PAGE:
Onchocerciasis, infection with the filarial nematode Onchocerca volvulus is a neglected tropical disease which is best known as river blindness [1, 2]. In Africa at least 120 million people are at risk of infection. The last comprehensive survey conducted in 2008 indicated that 26 million people were infected with O. volvulus, of which 265,000 individuals were blind and 746,000 were visually impaired. In addition, approximately four million people suffer from onchodermatitis with severe itching [3]. Presently, treatment is based on microfilaricidal agents, such as ivermectin (Mectizan, Merck), as no approved macrofilaricide drugs or vaccines are available. Since microfilaricides only affect the larval stage of O. volvulus with little or no impact on the adult worm, annual or bi-annual treatments for several years are required [4, 5]. Since the start of these mass drug administration programs (MDA) in 1987, ivermectin has been used to treat hundreds of millions of people with a resultant reduction in both visual impairment and symptomatic onchodermatitis [6].

Evaluation of MDA programs, and ultimately also guidance to stop them, is based mainly on monitoring of infection levels in human populations, as well as in its vector, the blackfly of the genus Simulium. Besides clinical examination by palpation of nodules formed by adult worms (macrofilariae), diagnostic tools for detection of O. volvulus infection involves finding microfilariae (mf) in small, superficial skin biopsy samples (skin snips) using microscopy [7]. The latter can be a challenge, especially when larval densities are low, which is often the case during or the first months after treatment with ivermectin. The sensitivity of this test has been further increased by using polymerase chain reaction based detection of the Onchocerca specific O-150 repeat sequence [811].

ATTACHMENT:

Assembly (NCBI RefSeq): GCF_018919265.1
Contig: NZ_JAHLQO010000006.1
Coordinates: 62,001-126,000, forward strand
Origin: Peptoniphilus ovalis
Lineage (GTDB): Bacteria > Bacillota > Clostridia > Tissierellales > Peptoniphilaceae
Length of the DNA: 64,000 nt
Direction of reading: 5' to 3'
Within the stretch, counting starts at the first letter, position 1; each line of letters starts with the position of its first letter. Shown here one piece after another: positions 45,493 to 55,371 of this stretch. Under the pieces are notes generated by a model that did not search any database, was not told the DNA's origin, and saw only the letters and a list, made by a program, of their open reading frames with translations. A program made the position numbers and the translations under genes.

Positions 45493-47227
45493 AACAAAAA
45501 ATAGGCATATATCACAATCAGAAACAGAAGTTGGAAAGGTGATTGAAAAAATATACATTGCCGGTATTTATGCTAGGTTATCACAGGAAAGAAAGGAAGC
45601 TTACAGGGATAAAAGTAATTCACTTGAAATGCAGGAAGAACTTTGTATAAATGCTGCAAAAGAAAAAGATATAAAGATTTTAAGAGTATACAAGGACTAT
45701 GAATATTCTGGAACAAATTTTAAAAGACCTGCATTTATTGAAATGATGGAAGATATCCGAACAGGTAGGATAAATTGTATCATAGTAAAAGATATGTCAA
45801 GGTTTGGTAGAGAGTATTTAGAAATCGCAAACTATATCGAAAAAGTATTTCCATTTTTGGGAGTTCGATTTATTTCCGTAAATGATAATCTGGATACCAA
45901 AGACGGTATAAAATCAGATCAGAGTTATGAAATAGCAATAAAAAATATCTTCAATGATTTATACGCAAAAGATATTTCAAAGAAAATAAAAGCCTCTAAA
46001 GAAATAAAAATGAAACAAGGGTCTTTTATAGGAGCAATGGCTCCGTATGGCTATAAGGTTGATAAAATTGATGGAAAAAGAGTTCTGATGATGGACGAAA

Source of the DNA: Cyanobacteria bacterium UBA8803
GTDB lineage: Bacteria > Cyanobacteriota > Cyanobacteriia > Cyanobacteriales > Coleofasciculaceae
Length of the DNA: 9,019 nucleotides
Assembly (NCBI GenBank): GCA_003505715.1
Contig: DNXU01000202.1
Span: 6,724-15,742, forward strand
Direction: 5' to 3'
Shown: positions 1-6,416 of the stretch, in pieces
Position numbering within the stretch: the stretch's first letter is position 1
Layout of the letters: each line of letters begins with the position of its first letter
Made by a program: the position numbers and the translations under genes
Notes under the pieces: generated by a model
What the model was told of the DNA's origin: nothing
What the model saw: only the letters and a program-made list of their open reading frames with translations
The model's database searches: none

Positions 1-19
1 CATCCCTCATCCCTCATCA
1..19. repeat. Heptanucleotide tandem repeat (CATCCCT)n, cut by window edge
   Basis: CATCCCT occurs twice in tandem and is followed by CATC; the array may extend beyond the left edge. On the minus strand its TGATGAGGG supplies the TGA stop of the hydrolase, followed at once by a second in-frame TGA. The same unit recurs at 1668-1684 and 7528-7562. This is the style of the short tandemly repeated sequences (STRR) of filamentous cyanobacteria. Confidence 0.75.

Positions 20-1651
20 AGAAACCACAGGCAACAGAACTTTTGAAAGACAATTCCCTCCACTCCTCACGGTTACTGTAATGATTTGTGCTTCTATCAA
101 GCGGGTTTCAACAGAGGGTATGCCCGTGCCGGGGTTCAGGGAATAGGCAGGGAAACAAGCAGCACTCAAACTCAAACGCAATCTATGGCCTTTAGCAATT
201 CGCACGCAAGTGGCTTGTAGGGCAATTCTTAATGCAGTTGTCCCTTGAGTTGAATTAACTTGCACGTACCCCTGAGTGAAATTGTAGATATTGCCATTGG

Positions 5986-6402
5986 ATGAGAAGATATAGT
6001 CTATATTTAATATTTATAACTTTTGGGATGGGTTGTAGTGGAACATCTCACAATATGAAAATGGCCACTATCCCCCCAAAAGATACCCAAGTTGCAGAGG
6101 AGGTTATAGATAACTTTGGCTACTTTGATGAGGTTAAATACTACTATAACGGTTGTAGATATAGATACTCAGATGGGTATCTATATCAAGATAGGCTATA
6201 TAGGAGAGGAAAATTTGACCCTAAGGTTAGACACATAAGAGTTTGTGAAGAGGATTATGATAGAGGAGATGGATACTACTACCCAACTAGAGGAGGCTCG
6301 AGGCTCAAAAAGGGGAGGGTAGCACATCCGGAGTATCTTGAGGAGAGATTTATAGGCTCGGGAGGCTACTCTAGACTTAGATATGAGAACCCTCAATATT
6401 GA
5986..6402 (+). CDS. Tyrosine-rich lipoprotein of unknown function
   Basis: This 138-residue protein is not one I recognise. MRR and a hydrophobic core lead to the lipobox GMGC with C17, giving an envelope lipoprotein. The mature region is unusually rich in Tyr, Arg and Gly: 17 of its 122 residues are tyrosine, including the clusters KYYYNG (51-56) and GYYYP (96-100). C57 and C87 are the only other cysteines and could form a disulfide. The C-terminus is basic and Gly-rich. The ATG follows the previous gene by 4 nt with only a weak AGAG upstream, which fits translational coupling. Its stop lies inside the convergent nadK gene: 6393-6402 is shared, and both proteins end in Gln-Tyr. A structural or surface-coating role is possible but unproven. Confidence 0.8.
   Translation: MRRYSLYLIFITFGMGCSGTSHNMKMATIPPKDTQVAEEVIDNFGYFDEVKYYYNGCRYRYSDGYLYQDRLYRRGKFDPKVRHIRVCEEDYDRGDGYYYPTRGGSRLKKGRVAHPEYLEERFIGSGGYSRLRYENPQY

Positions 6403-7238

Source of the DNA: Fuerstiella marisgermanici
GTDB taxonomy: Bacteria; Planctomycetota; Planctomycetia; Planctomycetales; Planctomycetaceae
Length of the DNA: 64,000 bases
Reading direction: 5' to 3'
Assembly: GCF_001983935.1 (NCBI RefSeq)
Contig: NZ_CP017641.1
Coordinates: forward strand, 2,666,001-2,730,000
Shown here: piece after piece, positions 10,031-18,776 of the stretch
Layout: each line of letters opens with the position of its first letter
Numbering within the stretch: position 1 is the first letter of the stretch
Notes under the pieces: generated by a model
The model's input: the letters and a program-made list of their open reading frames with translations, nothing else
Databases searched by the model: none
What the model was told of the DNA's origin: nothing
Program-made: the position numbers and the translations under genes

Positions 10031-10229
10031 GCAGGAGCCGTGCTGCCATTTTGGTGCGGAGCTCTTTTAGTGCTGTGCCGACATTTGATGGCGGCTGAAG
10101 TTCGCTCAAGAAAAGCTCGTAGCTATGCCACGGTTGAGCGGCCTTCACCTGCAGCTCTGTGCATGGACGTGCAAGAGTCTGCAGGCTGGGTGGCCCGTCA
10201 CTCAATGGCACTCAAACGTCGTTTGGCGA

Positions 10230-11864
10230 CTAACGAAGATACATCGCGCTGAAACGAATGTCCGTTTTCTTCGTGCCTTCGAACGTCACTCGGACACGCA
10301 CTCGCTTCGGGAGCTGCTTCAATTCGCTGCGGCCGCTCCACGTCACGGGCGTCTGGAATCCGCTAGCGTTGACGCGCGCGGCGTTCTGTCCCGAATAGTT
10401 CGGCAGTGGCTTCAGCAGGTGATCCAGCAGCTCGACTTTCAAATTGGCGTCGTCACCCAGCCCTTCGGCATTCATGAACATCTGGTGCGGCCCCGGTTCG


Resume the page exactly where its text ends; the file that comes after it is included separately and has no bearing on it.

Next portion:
Several efforts have been undertaken to identify novel biomarkers that offer a less-invasive, specific and sensitive marker for infection with O. volvulus [12]. The most advanced of these tests, is the rapid-format test for the detection of IgG4 antibodies to the parasitic antigen Ov-16, which is predominantly useful in a surveillance setting [1318]. Another approach that has shown promise is the use of metabolome analysis of serum or urine samples from infected individuals, which has led to the identification of urinary N-acetyltyramine-O,β-glucuronide (NATOG) as a unique biomarker for O. volvulus infection [1921]. More recent work has focused on the detection of parasitic microRNAs in the blood of infected individuals, but the low levels of these biomarkers may pose a real challenge to be useful as a diagnostic marker [2224].